Friday, March 19, 2010


Hell to pay

The Obama Presidency has been a surreal episode in and of itself. Now that his minions in the U.S. House of Representatives are prepared to foist ObamaCare on the public-at-large by way of a "deeming" rule -- Creeder Readers are an enlightened lot, and you know 'bout which I speak -- well, what's happening in D.C. has moved beyond surreal and we're now, officially, in "What in God's name is happening to us?" mode.

If a Republican chamber of Congress ever took it upon itself to pass a piece of legislation without actually passing it, MSNBC's prime-time talking heads, and the left-wing nutbuckets who gather at, would erupt in fits of extreme apoplexy. You know it. I know it. And the American people know it (apologies to SNL).

ObamaCare is still not a done deal. If we awake on Monday to find that it's been deemed, er, passed into law, that ain't it ... no matter what Barry Obama might say. Fred Barnes tells us that ObamaCare will not only be a big issue in the 2010 elections, it will be THE defining issue in every election for decades to come (and Democrats are going to have a wee bit of hell to pay in 'em all). To wit:

If ObamaCare passes, sooner or later the backlash against it would morph into a movement to repeal it. Republicans would likely make repeal a top issue in congressional elections this November. The GOP is expected to win a substantial number of seats in Congress this fall. If Republicans take control of the House or Senate or both, clashes over health care would be unavoidable.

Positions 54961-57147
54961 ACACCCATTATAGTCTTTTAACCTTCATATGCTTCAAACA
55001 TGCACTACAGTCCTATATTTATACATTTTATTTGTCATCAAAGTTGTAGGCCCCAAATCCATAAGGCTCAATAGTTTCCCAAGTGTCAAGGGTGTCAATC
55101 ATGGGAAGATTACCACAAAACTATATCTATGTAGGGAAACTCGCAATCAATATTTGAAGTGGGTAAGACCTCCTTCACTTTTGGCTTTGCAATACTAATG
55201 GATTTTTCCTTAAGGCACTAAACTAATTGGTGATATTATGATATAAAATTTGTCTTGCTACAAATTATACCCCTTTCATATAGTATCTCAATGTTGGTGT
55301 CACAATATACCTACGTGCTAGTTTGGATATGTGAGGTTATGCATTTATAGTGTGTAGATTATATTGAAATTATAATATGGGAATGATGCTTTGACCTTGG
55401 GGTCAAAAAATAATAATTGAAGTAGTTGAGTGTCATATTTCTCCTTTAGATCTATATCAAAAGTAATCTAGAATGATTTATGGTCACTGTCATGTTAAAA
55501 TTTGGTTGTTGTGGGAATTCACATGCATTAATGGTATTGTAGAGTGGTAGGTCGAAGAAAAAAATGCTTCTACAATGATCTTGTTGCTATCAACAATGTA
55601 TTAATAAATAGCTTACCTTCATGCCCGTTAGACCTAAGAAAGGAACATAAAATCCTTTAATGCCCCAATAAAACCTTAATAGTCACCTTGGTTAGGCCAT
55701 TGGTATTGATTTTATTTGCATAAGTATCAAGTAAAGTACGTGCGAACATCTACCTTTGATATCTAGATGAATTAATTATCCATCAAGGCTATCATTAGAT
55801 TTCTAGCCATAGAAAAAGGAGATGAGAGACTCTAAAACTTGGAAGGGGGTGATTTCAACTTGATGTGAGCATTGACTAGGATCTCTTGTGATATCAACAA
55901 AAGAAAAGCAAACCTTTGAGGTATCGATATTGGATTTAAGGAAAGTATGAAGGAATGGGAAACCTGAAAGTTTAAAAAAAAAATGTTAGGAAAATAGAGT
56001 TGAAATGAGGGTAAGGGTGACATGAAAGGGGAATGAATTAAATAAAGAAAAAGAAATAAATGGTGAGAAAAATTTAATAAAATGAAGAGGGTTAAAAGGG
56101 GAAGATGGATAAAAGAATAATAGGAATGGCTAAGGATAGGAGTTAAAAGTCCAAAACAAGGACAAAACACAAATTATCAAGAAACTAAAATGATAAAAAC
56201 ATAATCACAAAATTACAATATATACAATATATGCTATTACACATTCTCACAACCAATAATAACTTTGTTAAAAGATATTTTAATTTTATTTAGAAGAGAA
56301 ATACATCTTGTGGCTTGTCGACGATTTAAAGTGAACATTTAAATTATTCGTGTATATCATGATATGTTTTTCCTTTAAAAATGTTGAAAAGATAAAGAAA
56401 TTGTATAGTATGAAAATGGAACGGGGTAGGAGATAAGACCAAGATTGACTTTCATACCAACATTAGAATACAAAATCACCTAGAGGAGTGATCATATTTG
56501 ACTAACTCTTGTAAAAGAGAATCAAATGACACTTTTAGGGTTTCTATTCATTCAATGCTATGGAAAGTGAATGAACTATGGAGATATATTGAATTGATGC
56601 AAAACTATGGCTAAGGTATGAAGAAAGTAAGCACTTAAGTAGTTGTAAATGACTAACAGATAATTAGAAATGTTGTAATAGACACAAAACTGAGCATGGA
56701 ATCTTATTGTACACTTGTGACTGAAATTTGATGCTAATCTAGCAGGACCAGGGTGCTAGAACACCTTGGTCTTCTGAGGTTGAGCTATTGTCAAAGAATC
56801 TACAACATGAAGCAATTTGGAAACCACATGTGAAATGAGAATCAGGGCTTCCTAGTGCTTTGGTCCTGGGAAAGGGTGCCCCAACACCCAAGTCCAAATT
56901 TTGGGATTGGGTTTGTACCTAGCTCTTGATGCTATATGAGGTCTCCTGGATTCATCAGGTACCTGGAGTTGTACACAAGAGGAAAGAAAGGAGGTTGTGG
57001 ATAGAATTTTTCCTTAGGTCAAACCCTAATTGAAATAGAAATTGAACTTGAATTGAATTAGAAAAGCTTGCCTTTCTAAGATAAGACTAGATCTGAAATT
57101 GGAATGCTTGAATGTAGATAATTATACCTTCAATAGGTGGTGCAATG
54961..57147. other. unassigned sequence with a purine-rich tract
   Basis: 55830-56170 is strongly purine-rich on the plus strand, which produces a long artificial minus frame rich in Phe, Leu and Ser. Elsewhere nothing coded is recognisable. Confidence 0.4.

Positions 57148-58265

Assuming it passes, ObamaCare wouldn't go into effect fully until 2013. This fact alone would make the health-care plan a paramount issue in the 2012 presidential race, regardless of whether Mr. Obama is on the ballot. As long as he's president, Mr. Obama would surely veto legislation to repeal or gut ObamaCare. With a Republican in the White House things would be different. Republicans might be successful in dismantling the program. ...

Enacting ObamaCare would be only the beginning. The controversy surrounding its passage and how it might work would preoccupy the president, Congress and millions of average Americans for the foreseeable future—and then some.

Read the rest here.

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